And so, Tiger Woods, John F. Kennedy, both examples of people who experienced profoundly screwed up childhoods from their overbearing fathers. And then, instead of processing that, it ultimately led them both right off a cliff.
Brett McKay: Well, let’s talk about this idea of managing or bridling desires. Because both the Eastern philosophies and the stoics, they talk about desire. Like, desire for more, desire for either more money, status, sex. That was the big driver of suffering. So, what do these guys say about what we can do to bridle those desires, so we feel like we have enough, that we’re content in life?
Ryan Holiday: Well, I really became fascinated with Epicurus, because Epicurus has this reputation of being this kind of like depraved hedonist. But there’s almost no evidence of that, whatsoever. In fact, one of the few letters that we have that survived from him of asking for something, he had all these rich patrons, he could have had access to women, or alcohol, or pleasures of any kind, Right? And in this letter, he’s asking these patrons like, “Can I do anything for you?” And he’s like, “Yes, I’d really like a small pot of cheese. I think that would be wonderful.” Here you have a depraved hedonist and he’s finding great pleasure in cheese. And so, Epicurus talks about it, he goes like, “Look, really think about, if you get the object of your desire, what are you actually going to feel? What is it actually going to change?”
Because, what we tend to think about, let’s say, it’s, I’m talking to a married person and they see someone and then it’s, “I would love to sleep with that person.” What they’re thinking about is that moment, they’re thinking about the sexual encounter, and the sort of pleasure of that. But Epicurus is asking them to flash-forward to what you think about and how you feel right after. Or, what happens if you get caught? And what happens if you can’t stop yourself after? He’s going like, “Don’t just think about the pleasure of the acquiring, think about what this is actually going to do and feel like more comprehensively.” And it was a way of checking those desires. It’s like, we all have lusted over something, right?
Let’s say it’s a career accomplishment, we’re like, “I want to be X. I want to win a Super Bowl, I want to be a best selling author, I want to be a millionaire, I want to have a big fancy house.” Or, “I want to be the CEO of this company.” And then we’ve gotten it, right? Or we had something, we wanted to get into Harvard, and we got into Harvard. And I would urge you to try to remember what that actually felt like. Which is, at least, in my experience, and I think this is just borne out by the literature, is kind of a little disappointing. It’s like, it wasn’t the magical cure all that you thought it would be, it didn’t transform really anything, you still felt the same desires and urges, you just were directing it to the next thing.
And so, they really want us to stop and think about this, because it’s what’s going to hopefully help us have a little bit of power over that impulse to do it over and over and over and over again.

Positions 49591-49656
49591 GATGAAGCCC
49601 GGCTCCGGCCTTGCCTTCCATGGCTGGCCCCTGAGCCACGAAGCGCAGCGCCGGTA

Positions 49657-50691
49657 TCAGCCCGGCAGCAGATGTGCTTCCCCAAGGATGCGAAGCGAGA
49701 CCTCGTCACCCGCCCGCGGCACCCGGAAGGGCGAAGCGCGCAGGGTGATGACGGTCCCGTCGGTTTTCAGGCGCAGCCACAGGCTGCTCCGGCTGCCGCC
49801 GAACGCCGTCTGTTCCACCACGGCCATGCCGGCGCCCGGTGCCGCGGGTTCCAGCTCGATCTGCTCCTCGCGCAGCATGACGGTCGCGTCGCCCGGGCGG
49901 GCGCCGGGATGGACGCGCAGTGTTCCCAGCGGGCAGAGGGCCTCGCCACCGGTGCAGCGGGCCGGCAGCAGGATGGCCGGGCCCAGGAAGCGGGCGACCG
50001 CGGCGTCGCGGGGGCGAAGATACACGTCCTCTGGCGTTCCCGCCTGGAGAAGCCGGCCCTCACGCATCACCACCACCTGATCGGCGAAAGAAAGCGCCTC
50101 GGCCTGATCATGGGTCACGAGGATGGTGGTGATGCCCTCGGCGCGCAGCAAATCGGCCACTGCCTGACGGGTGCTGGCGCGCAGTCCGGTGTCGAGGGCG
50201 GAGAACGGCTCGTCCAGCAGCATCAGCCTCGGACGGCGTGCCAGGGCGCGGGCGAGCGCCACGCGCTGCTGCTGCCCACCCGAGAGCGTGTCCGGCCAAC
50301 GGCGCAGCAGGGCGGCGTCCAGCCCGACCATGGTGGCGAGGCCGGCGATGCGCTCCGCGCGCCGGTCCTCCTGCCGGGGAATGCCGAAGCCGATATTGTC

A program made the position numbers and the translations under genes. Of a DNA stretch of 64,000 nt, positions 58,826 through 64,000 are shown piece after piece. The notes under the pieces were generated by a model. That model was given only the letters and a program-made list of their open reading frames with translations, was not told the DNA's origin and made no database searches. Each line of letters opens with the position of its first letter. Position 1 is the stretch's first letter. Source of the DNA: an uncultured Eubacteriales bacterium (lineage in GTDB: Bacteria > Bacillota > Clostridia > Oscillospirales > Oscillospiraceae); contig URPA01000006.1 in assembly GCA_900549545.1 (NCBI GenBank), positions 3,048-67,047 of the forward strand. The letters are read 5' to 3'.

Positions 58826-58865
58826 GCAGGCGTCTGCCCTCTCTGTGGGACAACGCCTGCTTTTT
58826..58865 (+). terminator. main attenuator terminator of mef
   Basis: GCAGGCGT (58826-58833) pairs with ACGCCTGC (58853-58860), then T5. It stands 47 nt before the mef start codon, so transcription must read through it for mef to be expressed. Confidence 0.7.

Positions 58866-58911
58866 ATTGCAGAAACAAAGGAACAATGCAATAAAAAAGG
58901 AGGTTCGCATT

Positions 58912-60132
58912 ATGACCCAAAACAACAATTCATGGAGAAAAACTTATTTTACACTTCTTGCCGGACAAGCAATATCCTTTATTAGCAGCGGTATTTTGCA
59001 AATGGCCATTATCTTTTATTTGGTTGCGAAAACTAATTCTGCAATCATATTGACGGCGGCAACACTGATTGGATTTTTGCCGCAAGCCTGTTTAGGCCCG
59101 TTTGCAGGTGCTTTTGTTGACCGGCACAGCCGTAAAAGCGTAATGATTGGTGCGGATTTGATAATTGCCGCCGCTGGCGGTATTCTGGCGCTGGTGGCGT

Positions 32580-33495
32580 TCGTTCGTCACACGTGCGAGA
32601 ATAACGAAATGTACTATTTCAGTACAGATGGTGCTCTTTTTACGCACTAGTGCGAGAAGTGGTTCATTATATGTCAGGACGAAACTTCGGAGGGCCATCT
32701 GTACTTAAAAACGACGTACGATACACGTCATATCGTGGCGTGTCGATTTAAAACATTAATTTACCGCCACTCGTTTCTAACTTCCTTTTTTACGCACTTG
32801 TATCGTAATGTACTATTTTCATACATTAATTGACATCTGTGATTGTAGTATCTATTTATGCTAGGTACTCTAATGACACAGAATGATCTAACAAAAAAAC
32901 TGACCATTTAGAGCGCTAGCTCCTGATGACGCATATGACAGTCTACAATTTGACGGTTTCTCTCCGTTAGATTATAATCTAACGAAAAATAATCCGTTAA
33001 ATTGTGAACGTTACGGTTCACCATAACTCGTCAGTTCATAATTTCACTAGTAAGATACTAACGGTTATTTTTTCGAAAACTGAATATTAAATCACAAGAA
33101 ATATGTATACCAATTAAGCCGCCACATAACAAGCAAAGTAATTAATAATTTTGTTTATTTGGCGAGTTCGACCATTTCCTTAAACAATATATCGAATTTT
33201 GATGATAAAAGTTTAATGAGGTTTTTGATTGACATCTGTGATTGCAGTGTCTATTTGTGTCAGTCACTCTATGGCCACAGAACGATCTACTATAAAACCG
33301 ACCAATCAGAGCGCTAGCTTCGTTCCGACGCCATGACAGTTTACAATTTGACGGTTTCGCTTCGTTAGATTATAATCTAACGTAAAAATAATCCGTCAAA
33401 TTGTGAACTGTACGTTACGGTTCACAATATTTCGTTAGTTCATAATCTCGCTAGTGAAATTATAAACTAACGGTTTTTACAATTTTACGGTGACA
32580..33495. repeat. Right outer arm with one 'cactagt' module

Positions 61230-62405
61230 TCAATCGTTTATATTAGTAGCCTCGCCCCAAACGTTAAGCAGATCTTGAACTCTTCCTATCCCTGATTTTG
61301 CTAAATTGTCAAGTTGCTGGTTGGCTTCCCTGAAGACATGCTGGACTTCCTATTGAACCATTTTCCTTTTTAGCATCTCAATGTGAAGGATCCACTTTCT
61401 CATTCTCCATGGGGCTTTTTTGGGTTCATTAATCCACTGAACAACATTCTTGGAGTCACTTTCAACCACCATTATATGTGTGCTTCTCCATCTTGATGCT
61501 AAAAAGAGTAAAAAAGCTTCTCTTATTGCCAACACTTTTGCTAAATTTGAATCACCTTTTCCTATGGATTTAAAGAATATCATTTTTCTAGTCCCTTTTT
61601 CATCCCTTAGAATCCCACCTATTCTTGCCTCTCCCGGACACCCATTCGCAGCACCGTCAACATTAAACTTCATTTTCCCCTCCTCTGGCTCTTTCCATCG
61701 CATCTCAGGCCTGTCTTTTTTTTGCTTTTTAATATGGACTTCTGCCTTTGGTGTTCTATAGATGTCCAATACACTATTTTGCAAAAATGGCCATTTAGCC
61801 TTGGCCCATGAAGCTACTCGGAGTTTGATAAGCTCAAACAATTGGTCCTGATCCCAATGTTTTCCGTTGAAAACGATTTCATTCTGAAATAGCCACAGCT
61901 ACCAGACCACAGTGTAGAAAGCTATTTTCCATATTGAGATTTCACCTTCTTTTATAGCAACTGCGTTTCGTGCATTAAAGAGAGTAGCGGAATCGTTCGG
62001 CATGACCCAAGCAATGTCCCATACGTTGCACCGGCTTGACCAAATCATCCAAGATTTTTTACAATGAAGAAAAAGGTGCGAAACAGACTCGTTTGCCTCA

Brett McKay: Another aspect of stilling the soul are relationships. How do you think relationships can help still the soul?
Ryan Holiday: I was trying to sort of punch back at this weird thing that’s taken hold, I think, generationally, but I was pretty universal, I guess, with ambitious people, which is somehow that relationships and success, or relationships and achievements are mutually exclusive, or that one kind of takes away from the other. I tend not to find that’s true. You and I have talked about Churchill before. Churchill says that his greatest accomplishment was convincing that Clementine Churchill to marry him. There’s a fascinating biography of her that I read a few months ago. But, you just see that, in really great, great people, it was almost always a team effort of some kind, right? And then, I found the opposite. When I look at people that I thought I admired, and then I find out that they were terrible mothers and fathers, or that they were horrible spouses or horrible children, it just changed.
Like, Jean-Jacques Rousseau, you find out that he gave all these kids up for adoption. And to me, it just throws the philosophy right out the window. Or even Buddha, the idea that in seeking enlightenment, Buddha walked out on his wife and his young child, it’s like, suddenly, it doesn’t feel so impressive anymore. You know what I mean?
Brett McKay: Right. So, I mean, your own experience, what does that mean on your experience? Some of the people you’ve come across, you mentioned Churchill, finding relationships, bringing stillness to his soul. Any other people you highlight in the book?
Ryan Holiday: Well, yeah, I think what you find is that, often to be great, you’re kind of out of balance. You have an excess in one trait or another. So, in Churchill, it was ambition and energy, and it was a desire to win, and all of that. And someone like Clementine balanced that out, so they became a really great team. I’ve got to imagine, it’s the exact situation just flipped gender-wise, with Angela Merkel and her husband. So, at least, in my relationship, just having someone at home, who understands you, who gets you in a way that maybe you, being inside you, doesn’t get. Is hugely beneficial, it calms you down, it gives you perspective. But then, also, it’s like, what are you doing all this for?